On September 13, 1991, the Georgia Supreme Court granted certiorari to review the Georgia Court of Appeals' decision in King, the case the district court relied upon to find collateral estoppel. Roberts now appeals the district court's order of summary judgment on the basis that the state court ruling regarding the acquisition and use of the wiretap evidence is not final. The United States asserts that irrespective of the lawfulness of the wiretap, the summary judgment should be upheld because Roberts' failure to respond to the requests for admissions conclusively established that Roberts used the defendant property to facilitate illegal drug transactions.

We do not reach Roberts' argument concerning the district court's application of collateral estoppel as his failure to respond to the government's requests for admissions conclusively established the government's case. A basic review of federal civil forfeiture and procedural law exposes the weakness of Roberts' argument (as a bright red herring), and leads to a simple resolution of this matter.

The controlling civil forfeiture statute, 21 U.S.C. § 881(a) (7), provides that any right, title, or interest in real property is subject to forfeiture when it was used or intended to be used to commit or to facilitate the commission of any felony violation enumerated in Title 21 of the United States Code. Sections 841(a) (1) and 841(b) (1) (B) of Title 21 provide, in relevant part, that it is unlawful to distribute, dispense, or possess with intent to distribute or dispense, a controlled substance such as cocaine. In order to obtain a forfeiture, the government need only show probable cause that a substantial connection exists between the property identified for forfeiture and associated illegal drug activity. United States v. Four Million Two Hundred Fifty-Five Thousand Dollars, 762 F.2d 895, 903 (11th Cir. 1985), cert. denied, 474 U.S. 1056, 106 S. Ct. 795, 88 L. Ed. 2d 772 (1986).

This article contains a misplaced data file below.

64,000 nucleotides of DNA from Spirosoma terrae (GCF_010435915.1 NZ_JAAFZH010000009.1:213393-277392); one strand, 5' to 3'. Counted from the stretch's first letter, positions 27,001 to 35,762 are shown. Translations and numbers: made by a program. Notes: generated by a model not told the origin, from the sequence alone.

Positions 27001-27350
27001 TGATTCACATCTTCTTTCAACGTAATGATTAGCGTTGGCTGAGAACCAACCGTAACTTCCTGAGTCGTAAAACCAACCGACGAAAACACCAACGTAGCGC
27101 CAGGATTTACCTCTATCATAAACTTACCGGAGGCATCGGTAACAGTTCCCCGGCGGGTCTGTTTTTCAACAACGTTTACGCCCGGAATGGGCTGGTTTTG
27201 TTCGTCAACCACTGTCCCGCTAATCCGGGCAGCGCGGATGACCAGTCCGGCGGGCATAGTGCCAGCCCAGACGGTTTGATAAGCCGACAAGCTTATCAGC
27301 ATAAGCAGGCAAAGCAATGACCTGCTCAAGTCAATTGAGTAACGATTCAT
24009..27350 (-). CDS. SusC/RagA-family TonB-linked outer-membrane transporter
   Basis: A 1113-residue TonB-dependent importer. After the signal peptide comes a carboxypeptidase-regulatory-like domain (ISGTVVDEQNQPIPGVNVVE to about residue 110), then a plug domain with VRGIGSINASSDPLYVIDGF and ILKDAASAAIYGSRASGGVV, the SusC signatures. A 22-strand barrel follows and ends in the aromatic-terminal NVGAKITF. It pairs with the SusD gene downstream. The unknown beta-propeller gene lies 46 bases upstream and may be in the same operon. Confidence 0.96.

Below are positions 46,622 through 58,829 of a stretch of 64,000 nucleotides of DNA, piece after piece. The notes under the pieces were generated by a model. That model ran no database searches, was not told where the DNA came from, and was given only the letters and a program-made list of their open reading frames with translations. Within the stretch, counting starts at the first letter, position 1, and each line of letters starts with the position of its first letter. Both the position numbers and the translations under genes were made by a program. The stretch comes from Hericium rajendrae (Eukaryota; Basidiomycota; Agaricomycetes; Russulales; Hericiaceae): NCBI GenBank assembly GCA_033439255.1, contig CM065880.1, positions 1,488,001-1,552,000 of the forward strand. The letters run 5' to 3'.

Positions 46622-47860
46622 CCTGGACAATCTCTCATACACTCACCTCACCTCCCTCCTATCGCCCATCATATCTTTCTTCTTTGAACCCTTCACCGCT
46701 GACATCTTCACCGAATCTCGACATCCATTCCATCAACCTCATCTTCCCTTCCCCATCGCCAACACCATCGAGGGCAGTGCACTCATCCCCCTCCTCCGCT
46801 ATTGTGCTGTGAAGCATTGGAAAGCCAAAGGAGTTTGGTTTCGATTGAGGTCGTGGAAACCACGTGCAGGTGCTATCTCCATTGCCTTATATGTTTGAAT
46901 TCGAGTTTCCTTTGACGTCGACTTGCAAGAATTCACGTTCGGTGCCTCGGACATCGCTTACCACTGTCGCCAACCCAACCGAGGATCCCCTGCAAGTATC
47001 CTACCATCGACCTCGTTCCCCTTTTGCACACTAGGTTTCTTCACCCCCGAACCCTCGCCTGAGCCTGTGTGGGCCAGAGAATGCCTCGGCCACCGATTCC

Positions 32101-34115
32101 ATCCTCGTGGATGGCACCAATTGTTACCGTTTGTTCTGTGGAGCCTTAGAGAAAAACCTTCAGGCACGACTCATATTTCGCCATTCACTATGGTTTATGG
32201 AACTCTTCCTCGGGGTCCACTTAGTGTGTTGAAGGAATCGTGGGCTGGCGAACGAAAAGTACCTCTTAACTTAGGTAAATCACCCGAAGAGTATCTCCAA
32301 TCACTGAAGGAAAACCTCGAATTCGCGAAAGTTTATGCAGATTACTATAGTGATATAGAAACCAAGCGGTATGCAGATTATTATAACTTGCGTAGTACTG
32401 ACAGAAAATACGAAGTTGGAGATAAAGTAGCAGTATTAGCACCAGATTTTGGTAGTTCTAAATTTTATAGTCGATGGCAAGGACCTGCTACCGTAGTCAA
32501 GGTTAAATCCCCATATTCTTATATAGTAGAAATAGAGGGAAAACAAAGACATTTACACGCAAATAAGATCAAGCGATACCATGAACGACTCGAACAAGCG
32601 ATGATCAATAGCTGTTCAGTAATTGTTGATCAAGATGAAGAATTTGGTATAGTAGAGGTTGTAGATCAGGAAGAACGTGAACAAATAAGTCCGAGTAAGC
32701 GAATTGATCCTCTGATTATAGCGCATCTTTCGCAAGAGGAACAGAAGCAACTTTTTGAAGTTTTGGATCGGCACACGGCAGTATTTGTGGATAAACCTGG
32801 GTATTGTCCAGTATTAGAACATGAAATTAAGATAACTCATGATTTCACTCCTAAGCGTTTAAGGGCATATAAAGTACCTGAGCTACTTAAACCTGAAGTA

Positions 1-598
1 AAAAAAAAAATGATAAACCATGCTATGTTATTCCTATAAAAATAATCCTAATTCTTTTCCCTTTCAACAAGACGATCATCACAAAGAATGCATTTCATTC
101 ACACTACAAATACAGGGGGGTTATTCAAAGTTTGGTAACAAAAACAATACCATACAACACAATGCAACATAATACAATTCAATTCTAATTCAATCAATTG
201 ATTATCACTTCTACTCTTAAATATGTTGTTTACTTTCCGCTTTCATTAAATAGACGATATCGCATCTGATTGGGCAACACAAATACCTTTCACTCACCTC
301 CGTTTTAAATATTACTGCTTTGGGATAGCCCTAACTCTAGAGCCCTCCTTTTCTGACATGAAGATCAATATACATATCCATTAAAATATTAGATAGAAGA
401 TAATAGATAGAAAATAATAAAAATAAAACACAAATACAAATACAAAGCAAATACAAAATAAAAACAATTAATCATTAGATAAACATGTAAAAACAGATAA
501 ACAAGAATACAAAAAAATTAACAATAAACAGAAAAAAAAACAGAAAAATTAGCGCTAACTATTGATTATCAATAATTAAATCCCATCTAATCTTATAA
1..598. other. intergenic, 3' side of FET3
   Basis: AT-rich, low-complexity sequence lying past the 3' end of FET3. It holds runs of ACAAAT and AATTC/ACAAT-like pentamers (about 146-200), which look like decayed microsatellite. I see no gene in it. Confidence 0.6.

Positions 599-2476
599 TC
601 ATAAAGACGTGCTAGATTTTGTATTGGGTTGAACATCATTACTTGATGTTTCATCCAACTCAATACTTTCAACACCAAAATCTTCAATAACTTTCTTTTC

Federal Rule of Civil Procedure 56(c) mandates entry of summary judgment "if the pleadings, depositions, answers to interrogatories, and admissions on file, together with the affidavits, if any, show that there is no genuine issue as to any material fact and that the moving party is entitled to judgment as a matter of law." (Emphasis added). The district court must view the evidence in the light most favorable to the nonmoving party. Sweat v. Miller Brewing, 708 F.2d 655, 656 (11th Cir. 1983). Once the movant bears the initial burden of production in demonstrating no genuine issue of material fact, "the nonmoving party has the burden of making a showing sufficient to establish the existence of each essential element to the nonmovant's case on which he will bear the burden of proof at trial." Langston v. ACT, 890 F.2d 380, 383 (11th Cir. 1989).

Here, the district court properly found no genuine issue as to a material fact because "the facts [were] not in dispute." (R2-42:2). Federal Rule of Civil Procedure 36:

expressly provides that requests for admissions are automatically deemed admitted if not answered within 30 days, and that the matters therein are 'conclusively established' unless the court on motion permits withdrawal or amendment of the admissions. The rule is designed to expedite litigation, and it permits the party securing admissions to rely on their binding effect.